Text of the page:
ST. PETERSBURG -- Officials today announced activation of a unified command that will oversee preparations should an oil slick from the Gulf of Mexico foul the west coast of Florida.
The latest predictions from the National Oceanic Atmospheric Administration indicate no impact to the western coast of Florida, from Taylor County to Collier County, within the next 72 hours, officials said.
But the oil slick resulting from last month’s fire and explosion at BP’s Deepwater Horizon drilling platform and well continues to threaten the state, necessitating a coordinated effort among the U.S. Coast Guard, the Florida Department of Environmental Protection and BP.
In meetings over the last couple days, the Coast Guard and Florida DEP have spoken with trustees from various national and state wildlife refugee areas, along with every county emergency management office on the West Coast of Florida, officials said.
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The agencies also met with over 30 members of non-governmental environmental organizations including Tampa Bay Watch, Save our Seabirds, Sarasota Bay Estuary Program, Sierra Club and others.
“We are standing up a unified command, consisting of the U.S. Coast Guard, Florida Department of Environmental Protections and BP, to facilitate planning and identify resource requirements to ensure a robust multi-agency response,” said Capt. Tim Close, Commander, U.S. Coast Guard Sector St. Petersburg. “We are planning for the worst case, but hopeful any impact will be substantially less than that, if at all,” said Close.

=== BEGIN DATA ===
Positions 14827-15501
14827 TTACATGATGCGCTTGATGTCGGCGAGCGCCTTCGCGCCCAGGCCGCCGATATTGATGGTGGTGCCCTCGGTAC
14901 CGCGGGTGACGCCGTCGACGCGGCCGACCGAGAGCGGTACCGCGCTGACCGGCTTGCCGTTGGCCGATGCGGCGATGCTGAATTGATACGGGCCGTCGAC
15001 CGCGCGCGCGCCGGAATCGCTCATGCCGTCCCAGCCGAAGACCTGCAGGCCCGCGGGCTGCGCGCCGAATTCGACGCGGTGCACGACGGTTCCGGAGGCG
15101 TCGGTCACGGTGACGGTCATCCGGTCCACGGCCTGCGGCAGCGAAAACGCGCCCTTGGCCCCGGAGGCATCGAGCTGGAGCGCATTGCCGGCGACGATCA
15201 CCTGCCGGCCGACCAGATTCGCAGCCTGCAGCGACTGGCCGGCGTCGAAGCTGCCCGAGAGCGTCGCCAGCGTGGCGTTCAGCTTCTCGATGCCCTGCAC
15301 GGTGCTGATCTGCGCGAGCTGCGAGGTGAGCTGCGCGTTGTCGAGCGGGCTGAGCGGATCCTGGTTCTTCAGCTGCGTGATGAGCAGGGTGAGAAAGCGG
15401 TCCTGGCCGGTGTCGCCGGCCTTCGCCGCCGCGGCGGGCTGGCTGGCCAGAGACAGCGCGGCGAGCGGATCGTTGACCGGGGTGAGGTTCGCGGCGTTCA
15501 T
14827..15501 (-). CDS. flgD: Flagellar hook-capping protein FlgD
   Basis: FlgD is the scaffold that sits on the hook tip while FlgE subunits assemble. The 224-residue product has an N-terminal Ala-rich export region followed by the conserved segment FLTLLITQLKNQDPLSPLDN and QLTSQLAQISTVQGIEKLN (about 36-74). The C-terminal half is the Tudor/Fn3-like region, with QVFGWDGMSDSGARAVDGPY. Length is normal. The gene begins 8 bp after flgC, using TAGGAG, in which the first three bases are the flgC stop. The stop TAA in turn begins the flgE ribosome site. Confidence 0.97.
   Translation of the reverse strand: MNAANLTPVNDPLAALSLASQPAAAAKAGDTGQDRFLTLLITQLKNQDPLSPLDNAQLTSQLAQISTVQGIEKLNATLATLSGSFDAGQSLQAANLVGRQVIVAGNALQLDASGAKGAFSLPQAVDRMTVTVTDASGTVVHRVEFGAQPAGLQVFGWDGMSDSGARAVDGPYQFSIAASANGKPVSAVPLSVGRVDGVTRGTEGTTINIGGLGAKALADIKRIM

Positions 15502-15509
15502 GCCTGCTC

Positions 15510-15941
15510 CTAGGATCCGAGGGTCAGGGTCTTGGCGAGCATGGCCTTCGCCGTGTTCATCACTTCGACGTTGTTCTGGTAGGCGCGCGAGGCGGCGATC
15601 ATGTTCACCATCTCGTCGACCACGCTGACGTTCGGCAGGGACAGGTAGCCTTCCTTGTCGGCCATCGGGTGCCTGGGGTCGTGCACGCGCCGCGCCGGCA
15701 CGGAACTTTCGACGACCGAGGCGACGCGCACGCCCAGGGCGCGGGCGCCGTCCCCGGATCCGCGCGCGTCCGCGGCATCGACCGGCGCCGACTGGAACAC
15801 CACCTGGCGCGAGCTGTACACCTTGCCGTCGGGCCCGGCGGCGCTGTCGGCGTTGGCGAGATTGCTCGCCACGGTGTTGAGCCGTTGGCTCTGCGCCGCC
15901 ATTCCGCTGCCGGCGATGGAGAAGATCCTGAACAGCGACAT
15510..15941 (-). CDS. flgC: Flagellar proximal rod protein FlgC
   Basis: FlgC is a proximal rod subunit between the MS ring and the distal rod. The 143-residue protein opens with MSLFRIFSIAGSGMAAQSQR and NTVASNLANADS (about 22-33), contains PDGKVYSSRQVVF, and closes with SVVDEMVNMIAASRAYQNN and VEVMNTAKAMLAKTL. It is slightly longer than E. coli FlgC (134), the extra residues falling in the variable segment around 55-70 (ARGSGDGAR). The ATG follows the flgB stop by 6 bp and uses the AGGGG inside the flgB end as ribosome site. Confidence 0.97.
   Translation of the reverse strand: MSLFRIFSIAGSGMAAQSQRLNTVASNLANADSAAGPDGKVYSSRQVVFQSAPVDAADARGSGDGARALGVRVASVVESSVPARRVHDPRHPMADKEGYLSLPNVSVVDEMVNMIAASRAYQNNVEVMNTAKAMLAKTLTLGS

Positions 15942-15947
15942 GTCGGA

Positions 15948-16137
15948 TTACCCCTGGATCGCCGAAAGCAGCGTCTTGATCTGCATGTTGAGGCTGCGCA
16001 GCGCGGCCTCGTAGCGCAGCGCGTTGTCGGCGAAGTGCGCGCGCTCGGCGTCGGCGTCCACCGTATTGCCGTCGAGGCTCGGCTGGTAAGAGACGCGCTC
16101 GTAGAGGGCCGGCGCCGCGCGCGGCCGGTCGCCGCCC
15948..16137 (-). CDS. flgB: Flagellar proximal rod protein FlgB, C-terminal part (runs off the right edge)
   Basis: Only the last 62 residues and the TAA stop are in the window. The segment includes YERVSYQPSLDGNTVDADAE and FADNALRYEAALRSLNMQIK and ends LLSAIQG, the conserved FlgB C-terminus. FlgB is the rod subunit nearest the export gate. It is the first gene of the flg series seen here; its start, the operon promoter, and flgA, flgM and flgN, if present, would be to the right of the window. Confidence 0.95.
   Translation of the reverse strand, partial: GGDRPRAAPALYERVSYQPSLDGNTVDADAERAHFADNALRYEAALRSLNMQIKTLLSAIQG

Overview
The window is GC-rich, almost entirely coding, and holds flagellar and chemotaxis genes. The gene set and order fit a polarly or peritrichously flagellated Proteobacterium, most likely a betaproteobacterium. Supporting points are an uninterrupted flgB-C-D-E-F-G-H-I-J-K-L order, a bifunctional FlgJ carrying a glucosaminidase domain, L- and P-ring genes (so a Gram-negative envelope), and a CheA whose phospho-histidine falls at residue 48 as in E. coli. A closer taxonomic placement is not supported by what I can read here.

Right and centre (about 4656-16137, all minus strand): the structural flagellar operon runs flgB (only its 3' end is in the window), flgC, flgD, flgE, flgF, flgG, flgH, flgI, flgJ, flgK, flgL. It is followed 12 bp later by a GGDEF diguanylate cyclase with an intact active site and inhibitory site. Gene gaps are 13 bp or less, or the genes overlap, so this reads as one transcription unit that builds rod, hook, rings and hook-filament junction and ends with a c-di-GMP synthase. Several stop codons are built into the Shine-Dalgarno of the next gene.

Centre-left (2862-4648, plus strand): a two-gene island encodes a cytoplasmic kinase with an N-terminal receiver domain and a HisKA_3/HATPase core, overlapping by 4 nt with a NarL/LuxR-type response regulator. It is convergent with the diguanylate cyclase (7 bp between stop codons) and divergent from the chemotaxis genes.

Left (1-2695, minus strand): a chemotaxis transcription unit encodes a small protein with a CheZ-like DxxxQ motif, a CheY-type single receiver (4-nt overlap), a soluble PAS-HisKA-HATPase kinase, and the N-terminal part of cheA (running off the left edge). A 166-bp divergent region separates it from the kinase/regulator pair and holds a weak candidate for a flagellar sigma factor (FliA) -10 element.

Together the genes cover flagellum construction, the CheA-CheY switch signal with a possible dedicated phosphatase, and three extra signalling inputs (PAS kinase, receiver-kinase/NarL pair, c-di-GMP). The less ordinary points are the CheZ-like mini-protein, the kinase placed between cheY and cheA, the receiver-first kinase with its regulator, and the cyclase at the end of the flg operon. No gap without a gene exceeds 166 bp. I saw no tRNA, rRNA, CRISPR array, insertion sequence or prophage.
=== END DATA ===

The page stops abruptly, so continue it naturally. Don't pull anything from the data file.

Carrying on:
Meanwhile, the barrier islands south of Gulfport appeared relatively unscathed today from a brush Monday with British Petroleum oil covering 2,000 square miles of the Gulf.
Bill and Will Seeman, father and son businessmen in Gulfport, wanted to check conditions on Chandeleur Islands after receiving a report that the oil had come ashore Monday. They took a ride to the islands this morning in their 28-foot open fisherman.
The sky reflected a hundred shades of blue off calm Gulf waters. About 33 miles due south of Gulfport, the Seemans encountered what appeared to be oil broken up by the dispersant that disaster responders are spraying from the air and even using to break up oil as it gushes from broken rig pipe on the ocean floor.
The material looked like a flourescent orange highway winding along a portion of the islands’ west side near the southern tip. Will Seeman idled the boat so Bill Seeman could scoop up samples. The material beaded into very small, clear gelatinous droplets on his hand.
Seeman eventually spotted thin brown patches of oil within the fluorescent stream. Island marshes and sand appeared clean. Pelicans nested behind booms placed around one spit of marsh.
Seas were flat, the sky sunny. But they encountered no other recreational boaters, only Mississippi Department of Marine Resources vessels anchored on the north side of Ship Island.
“I’m relieved,” Bill Seeman said. “I have to say, there appears to be little permanent damage, which is encouraging.”